Gazu Hyakki Yagyō ("The Illustrated Night Parade of a Hundred Demons") by Toriyama Sekien
Kappa Kappa

These mysterious and strange turtle-people are, like Sandy, canibalistic water creatures.

  • the over-all dark green colour, 
  • the fringe creating a visual 'beak' 
  • bald head, which is covered with a dish-hat 

Kappas head-bowl must contain water, and if it dries out they die. In the TV series Monkey very often the four Pilgrims run out of water, and Sandy, rather than drinking it, takes his bowl-hat off and splashes it on his bald pate, much to the comedic annoyance of his brethren.

Kappa are known to lead horses to drown, indeed one of the many names of the Kappa is Komahiki or "steed-puller". If so,  this is played up as something of a joke in Monkey - Sandy is most often the one seen leading Horse by the reigns - who is herself (or himself, in the second series of Monkey ) is actually a water-dragon, a river-spirit transformed into a Horse.

Kappa pull ones shiridama (or bum-ball, an imaginary internal organ) out of peoples bum-holes. This doesn't seem to have influenced Sandy, but maybe there are some bum jokes I missed. Also, on the subject, Arthur Waley's abridged translation of Wu Cheng'ens  Monkey, does contain much of the crude, frenetic energy and boisterous humour of Monkey, it's a folk-tale infused with humour culture and philosophy, not a dry studious work. Unfortunately Sandy isn't in it much, which probably suits him quite well.

Sandy | Jamie Hewlett

Of course, Sandy isn't by any means the only example of japanocentric re-visioning of other cultures. We can think of Akira Kurosawa's Throne of Blood (1957) - a retelling of William Shakespeare's McBeth transporting it to feudal Japan.

And we can also see below a illustration of George Washington fighting the British by Utagawa Yoshitora. While George himself is rendered as a Japanese gentleman with 19th Century western clothing and armaments,  probably the most striking element is that the British are dark skinned. Perhaps based on the illustrator hearing some anecdotes of Black British fighting in the American Civil War on the English side, but more likely to represent the British as Oni - a mythological rendering of that signifies sympathy with Washingtons cause than his adversaries. Putting aside the problematic Japano-African racism that gets thrown here, a mainly folk-mythological reading is supported not only by the large number of mythological and folkloric figures - dragons, giant eagles, that Washington fights off - but also apparently by the British Officer being named Asura - the sanskrit name for the buddhist-hindu kind of stubborn wicked demon-monster-spirits who will not change their ways...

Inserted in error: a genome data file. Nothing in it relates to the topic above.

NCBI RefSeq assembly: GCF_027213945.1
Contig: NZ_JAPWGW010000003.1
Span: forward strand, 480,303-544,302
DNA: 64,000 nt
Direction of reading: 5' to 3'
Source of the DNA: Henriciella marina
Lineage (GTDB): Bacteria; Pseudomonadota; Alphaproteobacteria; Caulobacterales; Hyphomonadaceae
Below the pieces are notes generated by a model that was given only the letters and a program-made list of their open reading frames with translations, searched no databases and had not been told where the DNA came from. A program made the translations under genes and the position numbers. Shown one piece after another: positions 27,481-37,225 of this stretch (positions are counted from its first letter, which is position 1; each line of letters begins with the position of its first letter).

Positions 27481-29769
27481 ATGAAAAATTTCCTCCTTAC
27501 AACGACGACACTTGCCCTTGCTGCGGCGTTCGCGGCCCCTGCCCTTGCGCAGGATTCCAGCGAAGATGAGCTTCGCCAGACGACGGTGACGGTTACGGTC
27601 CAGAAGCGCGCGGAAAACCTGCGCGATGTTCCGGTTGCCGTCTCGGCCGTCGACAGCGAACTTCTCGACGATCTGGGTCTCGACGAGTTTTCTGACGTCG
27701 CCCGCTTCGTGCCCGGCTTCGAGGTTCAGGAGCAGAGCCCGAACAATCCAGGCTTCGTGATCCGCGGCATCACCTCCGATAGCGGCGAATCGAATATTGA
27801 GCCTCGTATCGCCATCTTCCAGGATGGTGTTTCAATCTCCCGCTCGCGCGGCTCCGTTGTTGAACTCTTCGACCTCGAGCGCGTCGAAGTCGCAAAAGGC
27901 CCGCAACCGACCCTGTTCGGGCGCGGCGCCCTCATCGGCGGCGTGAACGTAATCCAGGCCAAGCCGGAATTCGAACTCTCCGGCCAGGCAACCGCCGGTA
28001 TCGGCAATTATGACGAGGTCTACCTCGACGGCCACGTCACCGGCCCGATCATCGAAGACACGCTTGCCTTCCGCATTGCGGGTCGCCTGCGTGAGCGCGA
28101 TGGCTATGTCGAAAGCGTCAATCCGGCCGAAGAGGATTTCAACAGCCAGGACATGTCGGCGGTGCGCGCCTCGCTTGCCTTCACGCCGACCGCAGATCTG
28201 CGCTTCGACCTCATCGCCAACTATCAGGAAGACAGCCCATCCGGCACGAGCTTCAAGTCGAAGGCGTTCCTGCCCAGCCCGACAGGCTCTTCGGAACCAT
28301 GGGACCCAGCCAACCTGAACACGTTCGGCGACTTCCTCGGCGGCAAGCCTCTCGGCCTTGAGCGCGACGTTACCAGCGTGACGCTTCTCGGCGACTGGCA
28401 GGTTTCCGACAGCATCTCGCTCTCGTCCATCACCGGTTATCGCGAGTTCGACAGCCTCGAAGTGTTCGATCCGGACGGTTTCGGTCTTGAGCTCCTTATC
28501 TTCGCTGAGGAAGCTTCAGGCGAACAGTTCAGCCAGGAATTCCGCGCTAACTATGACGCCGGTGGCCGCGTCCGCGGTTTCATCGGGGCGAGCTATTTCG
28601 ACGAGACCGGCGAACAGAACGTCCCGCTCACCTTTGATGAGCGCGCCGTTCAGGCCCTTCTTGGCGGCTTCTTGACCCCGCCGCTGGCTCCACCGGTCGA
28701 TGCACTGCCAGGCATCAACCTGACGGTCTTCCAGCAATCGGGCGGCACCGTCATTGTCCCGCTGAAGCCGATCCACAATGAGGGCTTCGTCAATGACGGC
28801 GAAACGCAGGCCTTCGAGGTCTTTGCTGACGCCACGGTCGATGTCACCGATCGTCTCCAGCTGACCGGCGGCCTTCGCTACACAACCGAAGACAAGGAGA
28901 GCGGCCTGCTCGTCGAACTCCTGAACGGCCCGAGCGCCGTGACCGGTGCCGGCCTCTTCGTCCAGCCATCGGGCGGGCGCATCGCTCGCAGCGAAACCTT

George Washington fighting the British | Utagawa Yoshitora | 1861| via
To return to Sha Wujeng - what we're seeing in NHK/Nippon TV series is a Classical Chinese work and filtered it through Japanese folkloric as a kind of "Interpretatio Graeca" - the ancient Greek practice of polytheistic syncretism - seeing other pagan gods as the same your own (so Amon / Zeus / Odin for example) - which when recognising the different tropes, underpins thinking of comparative mythology and in its creative expression - as we see with Monkey - keeps  a living, mythology that grows and adapts as it encounters other cultures, rather than a static text bound to a specific time and place.  When considering Orientalism in the context of fantasy. there is a strong case for rejecting of the idea of a strict, po-faced idea of 'cultural authenticity' as being less actually authentic to the creative practices of Oriental cultures, than a strategy that embraces complexity and cultural interchange in a more playful, emphatic way.